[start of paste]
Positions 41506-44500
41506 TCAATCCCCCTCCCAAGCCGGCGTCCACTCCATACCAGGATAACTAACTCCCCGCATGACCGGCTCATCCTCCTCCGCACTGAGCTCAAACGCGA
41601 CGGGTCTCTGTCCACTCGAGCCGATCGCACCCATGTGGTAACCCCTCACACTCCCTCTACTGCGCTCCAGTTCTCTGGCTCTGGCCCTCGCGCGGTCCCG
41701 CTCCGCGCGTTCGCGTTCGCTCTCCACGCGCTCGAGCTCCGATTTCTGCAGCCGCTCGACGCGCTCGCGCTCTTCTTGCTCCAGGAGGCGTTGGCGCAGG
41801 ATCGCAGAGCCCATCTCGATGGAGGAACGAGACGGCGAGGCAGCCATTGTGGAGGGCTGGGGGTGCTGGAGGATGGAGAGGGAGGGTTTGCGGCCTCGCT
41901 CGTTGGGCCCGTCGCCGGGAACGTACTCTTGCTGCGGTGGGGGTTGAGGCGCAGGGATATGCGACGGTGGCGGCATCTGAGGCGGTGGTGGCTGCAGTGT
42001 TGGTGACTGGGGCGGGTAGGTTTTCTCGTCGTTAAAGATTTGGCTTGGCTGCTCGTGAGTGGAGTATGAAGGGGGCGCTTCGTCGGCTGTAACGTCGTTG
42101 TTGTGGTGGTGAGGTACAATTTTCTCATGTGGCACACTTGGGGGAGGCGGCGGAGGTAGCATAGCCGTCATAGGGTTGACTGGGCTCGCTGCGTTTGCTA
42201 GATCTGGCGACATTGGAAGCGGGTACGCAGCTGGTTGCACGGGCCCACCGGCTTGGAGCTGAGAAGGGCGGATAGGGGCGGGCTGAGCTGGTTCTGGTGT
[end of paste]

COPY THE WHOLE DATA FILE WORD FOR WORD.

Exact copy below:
Positions 41506-44500
41506 TCAATCCCCCTCCCAAGCCGGCGTCCACTCCATACCAGGATAACTAACTCCCCGCATGACCGGCTCATCCTCCTCCGCACTGAGCTCAAACGCGA
41601 CGGGTCTCTGTCCACTCGAGCCGATCGCACCCATGTGGTAACCCCTCACACTCCCTCTACTGCGCTCCAGTTCTCTGGCTCTGGCCCTCGCGCGGTCCCG
41701 CTCCGCGCGTTCGCGTTCGCTCTCCACGCGCTCGAGCTCCGATTTCTGCAGCCGCTCGACGCGCTCGCGCTCTTCTTGCTCCAGGAGGCGTTGGCGCAGG
41801 ATCGCAGAGCCCATCTCGATGGAGGAACGAGACGGCGAGGCAGCCATTGTGGAGGGCTGGGGGTGCTGGAGGATGGAGAGGGAGGGTTTGCGGCCTCGCT
41901 CGTTGGGCCCGTCGCCGGGAACGTACTCTTGCTGCGGTGGGGGTTGAGGCGCAGGGATATGCGACGGTGGCGGCATCTGAGGCGGTGGTGGCTGCAGTGT
42001 TGGTGACTGGGGCGGGTAGGTTTTCTCGTCGTTAAAGATTTGGCTTGGCTGCTCGTGAGTGGAGTATGAAGGGGGCGCTTCGTCGGCTGTAACGTCGTTG
42101 TTGTGGTGGTGAGGTACAATTTTCTCATGTGGCACACTTGGGGGAGGCGGCGGAGGTAGCATAGCCGTCATAGGGTTGACTGGGCTCGCTGCGTTTGCTA
42201 GATCTGGCGACATTGGAAGCGGGTACGCAGCTGGTTGCACGGGCCCACCGGCTTGGAGCTGAGAAGGGCGGATAGGGGCGGGCTGAGCTGGTTCTGGTGT